inn, restaurant, boarding
house, lodging house, or
apartment house;

b.

Without paying therefor;

c.

With intent to defraud the


proprietor or manager.

a.

Obtaining credit
at
any of the establishments;

b.

Using false pretense;

Exceptions
2.
1.

When the check was presented after


90 days from date;

2.

When the maker or drawer -3.


a.

b.

a.

Pays the holder of the check


the amount due within five
banking days after receiving
notice that such check has
not been paid by the drawee;

Abandoning or
surreptitiously removing any
part of his baggage in the
establishment;

b.

Makes arrangements for


payment in full by the drawee
of such check within five

After obtaining credit, food,


refreshment,
accommodation;

c.

Without paying.

REVISED ORTEGA LECTURE NOTES

ON

Estafa through any of the following


fraudulent means under Article 315 (3)
Under paragraph (a)
1.

Offender induced the offended party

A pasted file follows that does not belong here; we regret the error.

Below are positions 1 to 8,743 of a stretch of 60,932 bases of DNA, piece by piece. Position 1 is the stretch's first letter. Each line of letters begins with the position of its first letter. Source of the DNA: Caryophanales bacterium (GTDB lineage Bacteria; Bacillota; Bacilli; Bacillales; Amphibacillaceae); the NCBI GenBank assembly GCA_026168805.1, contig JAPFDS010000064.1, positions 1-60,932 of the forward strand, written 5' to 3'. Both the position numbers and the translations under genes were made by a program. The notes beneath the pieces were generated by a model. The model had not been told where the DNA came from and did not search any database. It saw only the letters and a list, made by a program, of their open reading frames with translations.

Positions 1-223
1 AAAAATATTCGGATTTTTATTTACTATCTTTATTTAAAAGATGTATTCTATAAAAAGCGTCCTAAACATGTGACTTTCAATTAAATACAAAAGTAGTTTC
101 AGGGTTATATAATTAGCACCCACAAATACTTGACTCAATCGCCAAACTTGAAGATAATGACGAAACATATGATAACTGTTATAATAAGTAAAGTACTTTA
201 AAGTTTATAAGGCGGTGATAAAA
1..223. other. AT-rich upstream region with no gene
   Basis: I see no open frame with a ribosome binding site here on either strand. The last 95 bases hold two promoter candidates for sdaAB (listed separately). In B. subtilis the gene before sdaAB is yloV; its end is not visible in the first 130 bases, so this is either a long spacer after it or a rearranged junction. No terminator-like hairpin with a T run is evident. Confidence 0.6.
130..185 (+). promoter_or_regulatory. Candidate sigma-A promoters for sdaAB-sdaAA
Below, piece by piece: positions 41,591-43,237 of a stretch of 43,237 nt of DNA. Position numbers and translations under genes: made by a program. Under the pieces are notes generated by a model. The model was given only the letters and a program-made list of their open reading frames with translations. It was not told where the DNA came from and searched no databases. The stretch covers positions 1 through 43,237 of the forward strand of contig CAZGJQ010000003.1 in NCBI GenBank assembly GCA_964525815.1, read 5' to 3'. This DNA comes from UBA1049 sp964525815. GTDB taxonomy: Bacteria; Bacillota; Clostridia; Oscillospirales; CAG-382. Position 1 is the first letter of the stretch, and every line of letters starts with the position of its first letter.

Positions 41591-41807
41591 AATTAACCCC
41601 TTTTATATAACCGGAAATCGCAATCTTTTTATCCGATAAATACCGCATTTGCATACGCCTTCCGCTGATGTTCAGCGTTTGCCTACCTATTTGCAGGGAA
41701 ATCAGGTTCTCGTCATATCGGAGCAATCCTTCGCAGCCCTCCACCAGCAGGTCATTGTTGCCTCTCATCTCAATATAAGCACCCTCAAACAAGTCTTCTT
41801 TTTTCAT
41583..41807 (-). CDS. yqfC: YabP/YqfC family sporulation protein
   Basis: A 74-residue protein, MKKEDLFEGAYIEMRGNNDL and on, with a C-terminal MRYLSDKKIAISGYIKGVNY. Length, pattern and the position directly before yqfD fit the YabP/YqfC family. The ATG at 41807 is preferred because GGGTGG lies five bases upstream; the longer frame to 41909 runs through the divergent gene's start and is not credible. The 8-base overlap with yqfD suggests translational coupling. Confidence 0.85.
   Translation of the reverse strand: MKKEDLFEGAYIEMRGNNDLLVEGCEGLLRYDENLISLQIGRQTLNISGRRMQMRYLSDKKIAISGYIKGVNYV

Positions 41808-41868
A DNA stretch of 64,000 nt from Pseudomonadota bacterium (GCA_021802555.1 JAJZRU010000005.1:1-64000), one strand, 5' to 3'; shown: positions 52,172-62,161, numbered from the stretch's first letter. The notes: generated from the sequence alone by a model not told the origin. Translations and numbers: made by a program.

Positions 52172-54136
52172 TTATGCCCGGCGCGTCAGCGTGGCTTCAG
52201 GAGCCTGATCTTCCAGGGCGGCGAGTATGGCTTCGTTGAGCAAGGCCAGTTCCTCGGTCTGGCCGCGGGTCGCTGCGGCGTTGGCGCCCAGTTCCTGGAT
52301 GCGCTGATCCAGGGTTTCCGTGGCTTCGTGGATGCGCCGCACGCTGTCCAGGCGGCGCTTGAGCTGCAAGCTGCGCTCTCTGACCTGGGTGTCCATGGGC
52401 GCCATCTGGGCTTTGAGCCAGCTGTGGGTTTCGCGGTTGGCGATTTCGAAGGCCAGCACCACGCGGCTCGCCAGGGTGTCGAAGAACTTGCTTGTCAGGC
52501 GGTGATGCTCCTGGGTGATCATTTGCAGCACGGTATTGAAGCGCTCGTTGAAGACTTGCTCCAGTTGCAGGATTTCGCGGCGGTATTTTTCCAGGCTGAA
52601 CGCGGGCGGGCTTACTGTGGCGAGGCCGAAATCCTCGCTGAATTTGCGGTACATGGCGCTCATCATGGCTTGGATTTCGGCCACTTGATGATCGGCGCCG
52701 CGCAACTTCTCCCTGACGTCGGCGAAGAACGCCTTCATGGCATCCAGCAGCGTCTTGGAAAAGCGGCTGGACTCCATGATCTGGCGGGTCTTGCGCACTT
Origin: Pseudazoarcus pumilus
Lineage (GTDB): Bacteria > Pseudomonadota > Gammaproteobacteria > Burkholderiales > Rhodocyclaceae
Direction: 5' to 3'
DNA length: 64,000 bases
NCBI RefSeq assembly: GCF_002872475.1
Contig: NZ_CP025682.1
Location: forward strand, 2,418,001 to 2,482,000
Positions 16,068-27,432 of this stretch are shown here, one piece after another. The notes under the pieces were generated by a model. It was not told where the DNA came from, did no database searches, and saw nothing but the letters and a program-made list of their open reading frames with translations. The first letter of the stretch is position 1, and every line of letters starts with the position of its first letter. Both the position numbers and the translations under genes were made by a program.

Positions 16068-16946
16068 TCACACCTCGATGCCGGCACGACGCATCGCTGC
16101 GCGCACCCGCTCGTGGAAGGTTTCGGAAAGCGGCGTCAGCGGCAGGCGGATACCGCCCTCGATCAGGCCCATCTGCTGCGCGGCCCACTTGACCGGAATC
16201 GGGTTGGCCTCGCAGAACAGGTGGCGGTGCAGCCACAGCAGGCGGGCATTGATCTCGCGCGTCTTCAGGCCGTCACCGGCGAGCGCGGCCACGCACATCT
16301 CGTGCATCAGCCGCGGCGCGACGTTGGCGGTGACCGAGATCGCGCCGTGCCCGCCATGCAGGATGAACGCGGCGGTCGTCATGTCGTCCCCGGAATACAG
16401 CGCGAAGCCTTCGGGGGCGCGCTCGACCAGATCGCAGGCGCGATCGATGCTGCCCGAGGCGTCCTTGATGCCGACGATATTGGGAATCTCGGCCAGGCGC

to sign a document;

2.

Deceit was employed to make him


sign the document;

3.

Offended party personally signed the


document;

4.

Prejudice was caused.

CRIMINAL LAW

from that agreed upon, is a misappropriation


and conversion to the prejudice of the
owner.
Conversion is unauthorized
assumption an exercise of the right of
ownership over goods and chattels
belonging to another, resulting in the
alteration of their condition or exclusion of
the owners rights.
In Allied Bank Corporation v. Secretary
Ordonez, 192 SCRA 246, it was held that
under Section 13 of Presidential Decree No.
115, the failure of an entrustee to turn over
the proceeds of sale of the goods covered
by the Trust Receipt, or to return said goods
if they are not sold, is punishable as estafa
Article 315 (1) (b).

Under paragraph (b)


Resorting to some fraudulent practice to